There was pasta, rice, beans and bagels. There were slices of bread covered with peppers, onions, tomatoes and fresh basil. I ate one, but a bearded man refused on the grounds that they looked “psychedelic.” There were plenty of plastic spoons, but no forks to be found. I ate half of a stuffed bell pepper with my hand.
This is Bellingham's Food Not Bombs, a group of graduates and students from Western and Whatcom Community College who serve free food to hungry people every Sunday at 4 p.m. They never turn anyone away—not even hungry journalists—and they almost never miss a Sunday.
“I think we've missed maybe one or two, ever,” volunteer Deanna Mohr said.
Food Not Bombs has been setting out home cooked meals in front of Starbucks on the corner of Railroad Avenue and Holly Street for about two years, Mohr said. They never asked for permission, and Starbucks employees have never asked them to leave.
Every Sunday, six or seven Food Not Bombs volunteers head to the Community Food Co-op on Forest Street to gather food that is about to be thrown out. Then they take it all over to volunteer Anjali Kusler's house and start cooking. They make whatever they can with what they get, Mohr said, but the meals are always vegan.
Making vegan food is not a matter of principal. Mohr said not all of the volunteers are vegan, and they certainly don't want to force other people to be vegan. But anyone walking down the street, regardless of dietary needs or beliefs, can enjoy vegan food, Mohr said. Also, it forces the volunteers to do some creative cooking.
“We don't ever have the option of copping out and making grilled cheese sandwiches,” she said.
However, the vegan rule is not set in stone, Mohr said. Food Not Bombs once rescued a large quantity of string cheese from the garbage can and handed it out on the street.
“Food is food,” Mohr said.
The food is free because, as the group's slogan states, “Food is a right, not a privilege,” Kusler said. “Everyone should be allowed to eat, even if you can't afford it.”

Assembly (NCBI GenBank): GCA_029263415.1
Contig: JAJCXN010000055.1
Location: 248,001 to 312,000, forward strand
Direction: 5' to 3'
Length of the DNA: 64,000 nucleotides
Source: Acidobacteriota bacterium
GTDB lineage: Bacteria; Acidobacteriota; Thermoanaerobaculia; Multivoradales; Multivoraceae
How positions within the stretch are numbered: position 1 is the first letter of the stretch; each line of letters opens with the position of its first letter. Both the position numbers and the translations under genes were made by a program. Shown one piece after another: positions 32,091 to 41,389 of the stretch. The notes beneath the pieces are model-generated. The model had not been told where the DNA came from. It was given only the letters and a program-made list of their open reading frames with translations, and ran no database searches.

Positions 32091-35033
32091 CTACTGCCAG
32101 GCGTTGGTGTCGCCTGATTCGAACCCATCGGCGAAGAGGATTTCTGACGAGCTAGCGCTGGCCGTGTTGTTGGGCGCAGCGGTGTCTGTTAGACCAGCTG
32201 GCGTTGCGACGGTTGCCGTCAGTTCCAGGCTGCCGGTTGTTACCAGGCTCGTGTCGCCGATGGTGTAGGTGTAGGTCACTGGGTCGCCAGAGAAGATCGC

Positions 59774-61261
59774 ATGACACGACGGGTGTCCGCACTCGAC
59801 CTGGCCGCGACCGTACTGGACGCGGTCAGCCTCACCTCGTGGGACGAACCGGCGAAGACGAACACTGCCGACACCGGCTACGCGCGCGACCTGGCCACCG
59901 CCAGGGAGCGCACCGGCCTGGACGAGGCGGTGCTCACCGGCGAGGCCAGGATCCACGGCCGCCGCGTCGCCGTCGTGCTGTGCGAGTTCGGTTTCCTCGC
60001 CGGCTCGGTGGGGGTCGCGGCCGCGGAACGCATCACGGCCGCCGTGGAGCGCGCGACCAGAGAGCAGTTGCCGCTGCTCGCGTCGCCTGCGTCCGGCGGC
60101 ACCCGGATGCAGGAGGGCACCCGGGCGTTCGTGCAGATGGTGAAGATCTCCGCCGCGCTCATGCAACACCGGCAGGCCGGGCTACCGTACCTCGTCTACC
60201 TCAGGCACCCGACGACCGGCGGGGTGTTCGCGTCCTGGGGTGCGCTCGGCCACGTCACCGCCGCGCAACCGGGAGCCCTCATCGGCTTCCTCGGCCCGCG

The food is not just for the homeless or the poor, but for anyone who wants it, Kusler said. The volunteers usually stay until all the food is gone. Any leftovers are taken back to Kusler's house and eaten or given to friends.
“It's like having a meal with your family,” said an attendee who simply goes by “Tom.”
Tom, a long-time supporter of what he described as the “guerilla street soup kitchen,” said there was a group of Food Not Bombs volunteers that served meals at Maritime Heritage Park on Holly Street in the 80s.
“You can't do a greater love to your neighbor than to feed him when he's hungry,” Tom said.
Food Not Bombs was originally started by anti-nuclear activists on the east coast, Kusler said. Though some chapters, such as the one in San Francisco, also hold demonstrations and protests, the Bellingham chapter generally stays non-political, Mohr said.
“More than anti-war, it's anti-poverty,” Kusler said.
The current incarnation of Bellingham's Food Not Bombs was started about four years ago by two volunteers named Brad and Gary. Even Mohr, who has been volunteering for three years, does not know their last names.
Food Not Bombs started serving in front of the Rainbow Center on Champion Street, then moved to its current location on Railroad Avenue about two years ago. Mohr said she prefers the current location because it is downtown and it is visible to more people.
The Bellingham chapter of Food Not Bombs, like every other chapter, has no leader, but everything still gets done, Mohr said. When asked why they keep coming out every week to stand in the cold and serve free food, one volunteer said, “It's surprising how little I've thought about an answer to that question.”
Food Not Bombs is more of a social activity than a job, Kusler said.
“There's enough people involved to where somebody always shows up and cooks,” Mohr said.